Betsy DeVos, Privatization and . . . Fallujah?

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COURTESY OF JPHOTOSTYLE.COM
  • Courtesy of jphotostyle.com
I'm taking a side trip to Iraq, 2004, to create a—Full disclosure: not entirely fair—linkage between events during the Iraq War and Betsy DeVos, Trump's pick for Secretary of Education.

I'm a few days late to the DeVos story, but there's still lots to be said. You can sum up her philosophy of education in three words: Privatize, Privatize, Privatize. ("Do you want to supersize monetize that order of privatization, Ms. DeVos?" "Oh, absolutely!") But first, the Iraq War, and Fallujah.

For a number of reasons, the U.S. turned the Iraq War into a highly privatized mission. We needed more boots on the ground than our armed forces could provide, and besides that, the Bush administration believed that anything a government worker or soldier can do, an employee of a for-profit private company can do better. The private forces totaled about a third of the military presence in Iraq.

In 2004, four private security contractors working for Blackwater USA were escorting a convoy of trucks near Fallujah when they were ambushed and killed. The four men's bodies were burned, mutilated and dragged through the streets. The outrage in the U.S. over the brutal killing was partly responsible for the first Battle of Fallujah, which was the largest military operation since the U.S. took control of Iraq. It did not go well. Civilians fled the city, the U.S. attacked from the air and from the ground with little success. The battle ended with the U.S. withdrawing from the city and turning the operation over to a Sunni security force, which soon turned its weapons over to the insurgency and faded away.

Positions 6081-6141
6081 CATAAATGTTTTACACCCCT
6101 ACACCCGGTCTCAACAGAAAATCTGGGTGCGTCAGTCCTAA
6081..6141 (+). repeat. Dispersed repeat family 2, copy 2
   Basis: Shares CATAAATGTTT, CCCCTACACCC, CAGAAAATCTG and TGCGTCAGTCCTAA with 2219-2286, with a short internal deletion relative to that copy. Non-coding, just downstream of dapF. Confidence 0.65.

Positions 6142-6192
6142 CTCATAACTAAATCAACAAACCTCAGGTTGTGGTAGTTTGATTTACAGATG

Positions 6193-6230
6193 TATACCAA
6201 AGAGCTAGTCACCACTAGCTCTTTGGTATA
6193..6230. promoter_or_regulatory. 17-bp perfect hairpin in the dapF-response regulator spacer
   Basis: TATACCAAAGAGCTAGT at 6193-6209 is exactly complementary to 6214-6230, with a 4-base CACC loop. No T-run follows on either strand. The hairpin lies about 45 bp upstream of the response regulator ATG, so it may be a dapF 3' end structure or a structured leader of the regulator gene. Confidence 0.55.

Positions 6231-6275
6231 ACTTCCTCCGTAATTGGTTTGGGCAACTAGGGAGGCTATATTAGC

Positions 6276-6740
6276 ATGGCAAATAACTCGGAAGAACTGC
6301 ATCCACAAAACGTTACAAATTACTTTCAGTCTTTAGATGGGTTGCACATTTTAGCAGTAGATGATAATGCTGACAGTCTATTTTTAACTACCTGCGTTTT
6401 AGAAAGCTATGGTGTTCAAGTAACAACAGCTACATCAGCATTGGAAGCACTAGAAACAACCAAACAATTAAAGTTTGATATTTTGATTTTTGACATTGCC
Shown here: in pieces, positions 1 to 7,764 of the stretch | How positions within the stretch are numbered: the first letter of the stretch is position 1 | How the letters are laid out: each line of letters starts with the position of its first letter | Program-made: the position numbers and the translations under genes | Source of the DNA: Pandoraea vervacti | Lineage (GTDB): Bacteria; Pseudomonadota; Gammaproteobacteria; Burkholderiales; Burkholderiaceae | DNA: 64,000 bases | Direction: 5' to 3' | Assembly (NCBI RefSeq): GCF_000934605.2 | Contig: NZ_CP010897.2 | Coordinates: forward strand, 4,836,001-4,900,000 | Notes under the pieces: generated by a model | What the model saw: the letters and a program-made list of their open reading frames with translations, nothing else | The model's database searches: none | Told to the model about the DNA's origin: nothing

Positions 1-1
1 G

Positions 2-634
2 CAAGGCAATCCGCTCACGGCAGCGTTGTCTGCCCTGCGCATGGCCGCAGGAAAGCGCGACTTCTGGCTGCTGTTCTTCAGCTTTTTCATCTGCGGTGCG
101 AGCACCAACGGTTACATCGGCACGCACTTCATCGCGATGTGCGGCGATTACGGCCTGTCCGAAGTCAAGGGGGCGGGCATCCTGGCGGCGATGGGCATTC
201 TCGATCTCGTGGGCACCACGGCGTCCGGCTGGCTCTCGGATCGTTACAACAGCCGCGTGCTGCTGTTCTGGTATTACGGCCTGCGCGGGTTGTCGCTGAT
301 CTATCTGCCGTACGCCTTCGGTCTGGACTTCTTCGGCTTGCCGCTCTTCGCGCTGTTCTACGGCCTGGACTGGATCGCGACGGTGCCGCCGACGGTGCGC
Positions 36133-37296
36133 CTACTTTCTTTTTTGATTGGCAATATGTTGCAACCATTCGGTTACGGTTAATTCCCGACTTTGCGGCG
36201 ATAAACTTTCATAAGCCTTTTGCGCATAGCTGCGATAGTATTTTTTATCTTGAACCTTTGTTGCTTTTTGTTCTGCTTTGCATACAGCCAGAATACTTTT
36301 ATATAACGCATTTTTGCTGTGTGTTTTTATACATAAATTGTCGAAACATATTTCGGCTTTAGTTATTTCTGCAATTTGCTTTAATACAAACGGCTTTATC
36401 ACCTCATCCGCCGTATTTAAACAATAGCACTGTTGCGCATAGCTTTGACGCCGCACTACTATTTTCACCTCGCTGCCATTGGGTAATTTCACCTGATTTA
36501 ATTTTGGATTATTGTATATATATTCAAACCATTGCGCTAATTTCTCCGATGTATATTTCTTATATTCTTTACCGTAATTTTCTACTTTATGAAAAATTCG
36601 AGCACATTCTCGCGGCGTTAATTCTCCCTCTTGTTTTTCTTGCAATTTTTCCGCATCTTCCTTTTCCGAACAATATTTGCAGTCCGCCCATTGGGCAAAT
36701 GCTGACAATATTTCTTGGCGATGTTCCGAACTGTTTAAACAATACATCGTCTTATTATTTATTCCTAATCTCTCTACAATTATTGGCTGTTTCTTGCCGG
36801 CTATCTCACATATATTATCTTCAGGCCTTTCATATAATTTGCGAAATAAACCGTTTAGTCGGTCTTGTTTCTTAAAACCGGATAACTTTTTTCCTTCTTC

So, one of the primary triggers for the Battle of Fallujah was the death of four Blackwater mercenaries, all very qualified for their jobs—three retired Navy SEALs and one retired Army Ranger. Was it just one of those things that happen in the fog of war, or was it a Blackwater blunder? Did the company scrimp on giving the men the equipment and the backup they needed in order to keep operating expenses low and profits high? The families of the men thought so, and they sued Blackwater, demanding details of the operation. The company said it didn't have to provide any information. Governmental regulation of the company was minimal, and transparency wasn't required. In fact, Blackwater countersued the families, saying the men's contracts forbade them or their families from suing. In 2012, the parties reached a confidential settlement, meaning the events leading up to the killing of the four men will never be known.

The founder of Blackwater is a man named Erik Prince. He's the brother of Betsy DeVos, born Betsy Prince, Trump's choice for Secretary of Education.

Whether it's in their blood or in their upbringing—whether it's nature or nurture — we'll never know, but the Prince siblings both appear to have a passion for privatization and profiteering. Both believe, whether it's a publicly funded private mercenary army or publicly funded charter schools and vouchers, the private sector can get the job done better than a government army or government schools, and no evidence to the contrary will shake their beliefs.

You know, that's enough for this post. I'll save the story about Betsy DeVos, "education reform"/privatization and dark money for another day.

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